Oak Root Fungus (Armillaria mellea)
At the present time some 36 distinct biological species of the genus Armillaria have been isolated and identified by plant patheologist. The genus is world wide in distribution and practically all woody plant groups are suseptible to one or several of the most common species of oak root fungus.
Symptoms of Oak Root Fungus
Generally speaking, trees which are infected with oak root fungus (Armillaria) decline slowly over a period of years, in some cases probably decades. Trees replanted in the same location can be re-infected and girdled in as little as two years from oak root fungus. The list of symtoms or conditions, some or most of which may be found associated with Armillaria infection, are not individually specific to Armillaria- they may be found on most unhealthy and stressed trees. So by themselves they are not definative, but on any dead, dying tree or stressed plant, they should sound an alarm and certainly justify a thorough examination by one of our tree doctors.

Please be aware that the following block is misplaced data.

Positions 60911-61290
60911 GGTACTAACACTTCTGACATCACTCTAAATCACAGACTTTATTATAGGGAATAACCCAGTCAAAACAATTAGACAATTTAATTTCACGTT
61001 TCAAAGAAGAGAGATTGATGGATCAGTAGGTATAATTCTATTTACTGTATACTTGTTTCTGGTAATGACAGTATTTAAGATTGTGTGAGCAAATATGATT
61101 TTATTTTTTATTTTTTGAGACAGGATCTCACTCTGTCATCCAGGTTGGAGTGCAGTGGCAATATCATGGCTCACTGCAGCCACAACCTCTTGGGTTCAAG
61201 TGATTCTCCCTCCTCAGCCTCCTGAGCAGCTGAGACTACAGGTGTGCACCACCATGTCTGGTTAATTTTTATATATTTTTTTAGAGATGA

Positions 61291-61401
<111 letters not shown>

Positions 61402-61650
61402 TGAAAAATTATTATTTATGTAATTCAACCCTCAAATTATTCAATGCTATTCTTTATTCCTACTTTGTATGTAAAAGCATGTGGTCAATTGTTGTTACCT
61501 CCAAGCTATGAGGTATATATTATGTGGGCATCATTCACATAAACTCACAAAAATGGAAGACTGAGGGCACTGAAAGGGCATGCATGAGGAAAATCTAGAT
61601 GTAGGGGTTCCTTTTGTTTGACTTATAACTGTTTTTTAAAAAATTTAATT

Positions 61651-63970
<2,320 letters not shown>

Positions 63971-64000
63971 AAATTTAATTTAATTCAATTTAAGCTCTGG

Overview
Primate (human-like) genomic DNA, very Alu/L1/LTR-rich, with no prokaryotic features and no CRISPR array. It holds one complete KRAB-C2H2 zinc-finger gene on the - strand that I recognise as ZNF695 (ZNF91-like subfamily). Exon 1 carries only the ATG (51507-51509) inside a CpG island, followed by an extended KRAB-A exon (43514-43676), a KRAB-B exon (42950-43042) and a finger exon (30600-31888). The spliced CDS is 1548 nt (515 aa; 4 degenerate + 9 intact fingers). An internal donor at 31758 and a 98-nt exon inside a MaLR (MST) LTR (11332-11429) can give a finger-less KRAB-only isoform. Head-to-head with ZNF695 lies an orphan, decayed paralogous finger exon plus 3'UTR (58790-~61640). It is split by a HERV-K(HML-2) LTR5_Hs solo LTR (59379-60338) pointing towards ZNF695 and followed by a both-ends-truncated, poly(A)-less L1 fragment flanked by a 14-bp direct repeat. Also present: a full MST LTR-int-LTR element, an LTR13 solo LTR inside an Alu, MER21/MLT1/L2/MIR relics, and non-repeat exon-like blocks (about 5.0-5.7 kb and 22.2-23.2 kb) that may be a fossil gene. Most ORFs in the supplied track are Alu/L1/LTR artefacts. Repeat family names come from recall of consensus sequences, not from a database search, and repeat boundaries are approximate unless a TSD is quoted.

Advance Foliage Thinning and branch Die Back
Following are some of the symtoms that might indicate Armillaria infection: reduced or stunted growth, smaller leaf size, chlorotic foliage, terminal tip or crown die back, sudden wilting or collapse, Loosening or separation of bark from trunk, Obvious overwatering and planting of moisture loving plants under the drip line.
White Mycelial fans from an Armillaria infected Coast Live Oak